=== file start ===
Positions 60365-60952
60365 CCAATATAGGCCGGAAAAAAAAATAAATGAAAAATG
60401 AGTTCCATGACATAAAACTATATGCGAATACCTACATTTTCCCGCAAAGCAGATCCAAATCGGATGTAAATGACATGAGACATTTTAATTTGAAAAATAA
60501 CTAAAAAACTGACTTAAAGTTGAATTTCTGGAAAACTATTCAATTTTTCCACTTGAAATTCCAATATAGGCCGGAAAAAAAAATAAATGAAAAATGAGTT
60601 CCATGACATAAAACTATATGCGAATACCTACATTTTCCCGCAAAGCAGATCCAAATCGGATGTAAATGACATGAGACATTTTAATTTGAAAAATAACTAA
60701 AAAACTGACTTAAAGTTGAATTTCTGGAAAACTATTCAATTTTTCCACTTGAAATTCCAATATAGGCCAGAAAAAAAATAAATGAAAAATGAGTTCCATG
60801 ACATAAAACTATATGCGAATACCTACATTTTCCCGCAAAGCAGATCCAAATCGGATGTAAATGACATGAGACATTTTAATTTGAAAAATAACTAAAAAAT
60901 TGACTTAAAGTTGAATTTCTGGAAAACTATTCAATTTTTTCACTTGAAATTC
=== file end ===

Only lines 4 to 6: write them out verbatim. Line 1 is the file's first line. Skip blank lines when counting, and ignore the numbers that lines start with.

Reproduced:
60501 CTAAAAAACTGACTTAAAGTTGAATTTCTGGAAAACTATTCAATTTTTCCACTTGAAATTCCAATATAGGCCGGAAAAAAAAATAAATGAAAAATGAGTT
60601 CCATGACATAAAACTATATGCGAATACCTACATTTTCCCGCAAAGCAGATCCAAATCGGATGTAAATGACATGAGACATTTTAATTTGAAAAATAACTAA
60701 AAAACTGACTTAAAGTTGAATTTCTGGAAAACTATTCAATTTTTCCACTTGAAATTCCAATATAGGCCAGAAAAAAAATAAATGAAAAATGAGTTCCATG